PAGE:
The Federal Bureau of Investigations announced recently that it is dedicating up to $1 billion for a Lockheed Martin-developed system that will enable on-the-fly analysis of detailed identification information that can be instantaneously shared with law enforcement all around the world.
It’s called the “Next Generation Identification System” (NGIS), and if you’re a fan of television dramas like the CBS crime drama NCIS, it may sound pretty familiar.
The FBI says their forthcoming system is an “incremental” upgrade to their currently-existing “Integrated Automated Fingerprint Identification System” (IAFIS), but it’s more than just an upgrade: it’s a revolution in law enforcement technology that’s bound to draw comparisons to the “Total Information Awareness” (TIA) project Congress ostensibly shut down in 2004.
The TIA project, however, was broader in scope, targeting private individuals all over the world instead of just suspected criminals or terrorists.
While the initial stage of NGIS deals solely with fingerprints, the FBI said it will eventually upscale to include detailed biometrics like retina prints, facial mapping, palm prints, voice mapping and handwriting analysis, among other likely sources of data.
“[NGIS] represents a quantum leap in fingerprint identification that will help us in solving investigations, preventing crime, and apprehending criminals and terrorists,” an agency spokesman announced earlier this month.
One aspect of the program that’s likely to draw a sharp reacting from civil liberties advocates is the provision of electronic fingerprint scanners to state and local police agencies.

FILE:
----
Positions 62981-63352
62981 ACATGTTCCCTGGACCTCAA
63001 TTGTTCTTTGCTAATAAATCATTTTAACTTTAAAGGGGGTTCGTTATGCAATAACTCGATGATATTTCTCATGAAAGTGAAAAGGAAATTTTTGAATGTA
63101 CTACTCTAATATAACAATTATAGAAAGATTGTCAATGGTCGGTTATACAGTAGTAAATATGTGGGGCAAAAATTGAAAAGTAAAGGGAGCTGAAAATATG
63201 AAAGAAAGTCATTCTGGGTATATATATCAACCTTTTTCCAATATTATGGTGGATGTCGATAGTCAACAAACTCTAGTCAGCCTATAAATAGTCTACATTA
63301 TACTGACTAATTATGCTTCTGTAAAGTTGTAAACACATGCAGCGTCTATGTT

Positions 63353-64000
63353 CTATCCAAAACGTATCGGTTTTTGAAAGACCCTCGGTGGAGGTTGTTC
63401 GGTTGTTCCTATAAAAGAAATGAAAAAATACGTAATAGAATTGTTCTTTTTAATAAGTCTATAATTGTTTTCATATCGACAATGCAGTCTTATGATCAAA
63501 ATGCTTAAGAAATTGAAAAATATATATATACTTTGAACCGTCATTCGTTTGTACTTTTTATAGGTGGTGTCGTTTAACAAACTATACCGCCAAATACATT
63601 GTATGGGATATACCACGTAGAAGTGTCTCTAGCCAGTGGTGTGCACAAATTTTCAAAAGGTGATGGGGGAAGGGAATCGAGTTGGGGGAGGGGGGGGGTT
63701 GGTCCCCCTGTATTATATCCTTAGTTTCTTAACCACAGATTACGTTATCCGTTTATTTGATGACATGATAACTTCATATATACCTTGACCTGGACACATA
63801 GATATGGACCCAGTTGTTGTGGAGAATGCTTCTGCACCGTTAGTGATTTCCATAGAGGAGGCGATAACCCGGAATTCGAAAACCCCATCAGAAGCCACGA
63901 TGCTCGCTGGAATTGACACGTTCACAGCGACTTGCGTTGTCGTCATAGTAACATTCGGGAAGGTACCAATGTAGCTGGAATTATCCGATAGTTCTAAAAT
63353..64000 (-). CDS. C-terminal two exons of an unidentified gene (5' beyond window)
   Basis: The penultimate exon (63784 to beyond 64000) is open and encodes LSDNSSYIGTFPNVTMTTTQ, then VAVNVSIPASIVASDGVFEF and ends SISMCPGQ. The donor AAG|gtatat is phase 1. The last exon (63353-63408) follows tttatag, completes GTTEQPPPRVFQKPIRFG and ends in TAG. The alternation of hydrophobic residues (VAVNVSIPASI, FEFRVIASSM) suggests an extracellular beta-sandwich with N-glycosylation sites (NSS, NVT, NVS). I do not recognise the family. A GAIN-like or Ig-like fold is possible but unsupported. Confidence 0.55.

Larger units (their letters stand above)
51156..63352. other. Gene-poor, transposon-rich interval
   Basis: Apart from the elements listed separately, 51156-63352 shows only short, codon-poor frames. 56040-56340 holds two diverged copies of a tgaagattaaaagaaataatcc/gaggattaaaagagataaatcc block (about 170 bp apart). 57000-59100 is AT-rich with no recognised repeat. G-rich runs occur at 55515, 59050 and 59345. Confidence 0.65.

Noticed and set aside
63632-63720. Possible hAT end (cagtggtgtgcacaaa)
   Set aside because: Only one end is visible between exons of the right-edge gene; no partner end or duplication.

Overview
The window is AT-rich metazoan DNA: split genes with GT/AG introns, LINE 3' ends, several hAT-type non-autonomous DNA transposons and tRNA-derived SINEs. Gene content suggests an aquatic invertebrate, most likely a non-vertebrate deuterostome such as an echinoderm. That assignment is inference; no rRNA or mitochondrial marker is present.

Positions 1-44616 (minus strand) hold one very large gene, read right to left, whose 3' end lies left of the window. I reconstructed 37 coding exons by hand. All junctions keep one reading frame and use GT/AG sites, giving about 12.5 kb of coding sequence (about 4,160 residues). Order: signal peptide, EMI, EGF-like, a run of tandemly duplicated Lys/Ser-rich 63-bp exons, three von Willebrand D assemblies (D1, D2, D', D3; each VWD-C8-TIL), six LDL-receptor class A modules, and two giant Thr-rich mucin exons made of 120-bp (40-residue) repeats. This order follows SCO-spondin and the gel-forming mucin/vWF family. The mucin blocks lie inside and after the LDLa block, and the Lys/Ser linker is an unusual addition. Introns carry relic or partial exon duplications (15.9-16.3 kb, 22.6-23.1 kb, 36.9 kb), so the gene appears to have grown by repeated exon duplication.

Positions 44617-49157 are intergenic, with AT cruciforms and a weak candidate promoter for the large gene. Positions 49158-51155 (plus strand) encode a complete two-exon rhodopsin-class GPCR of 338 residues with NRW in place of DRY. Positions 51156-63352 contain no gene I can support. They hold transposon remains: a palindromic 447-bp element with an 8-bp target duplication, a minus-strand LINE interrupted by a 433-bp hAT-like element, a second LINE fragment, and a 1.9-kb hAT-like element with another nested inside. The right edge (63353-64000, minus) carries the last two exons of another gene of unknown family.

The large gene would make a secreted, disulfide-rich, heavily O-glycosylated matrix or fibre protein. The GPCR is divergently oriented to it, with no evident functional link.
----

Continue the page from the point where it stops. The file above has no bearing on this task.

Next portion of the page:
The FBI says these scanners will be used to collect biometric data from “suspects,” as opposed to those convicted of crimes. That data would then be sent wirelessly to the NGIS, where it can be accessed by law enforcement anywhere.
A sub-database, called the “Repository for Individuals of Special Concern,” will also be created to track wanted criminals, registered sex offenders and “suspected terrorists.”
That’s another facet of the project which may give civil liberties advocates even more cause for alarm, considering the Obama administration’s recent revisions to how Americans suspected of terrorism should be treated by law enforcement.
In an FBI memorandum recently obtained by The Wall Street Journal, the direction was given to hold American terrorism suspects without reading them their Miranda rights, which guarantee U.S. citizens the right to remain silent and have an attorney present for questioning.
Under the Obama administration’s new rules, constitutional requirements can be ignored in “exceptional cases,” allowing investigators leeway to “conclude that continued unwarned interrogation is necessary to collect valuable and timely intelligence not related to any immediate threat.”
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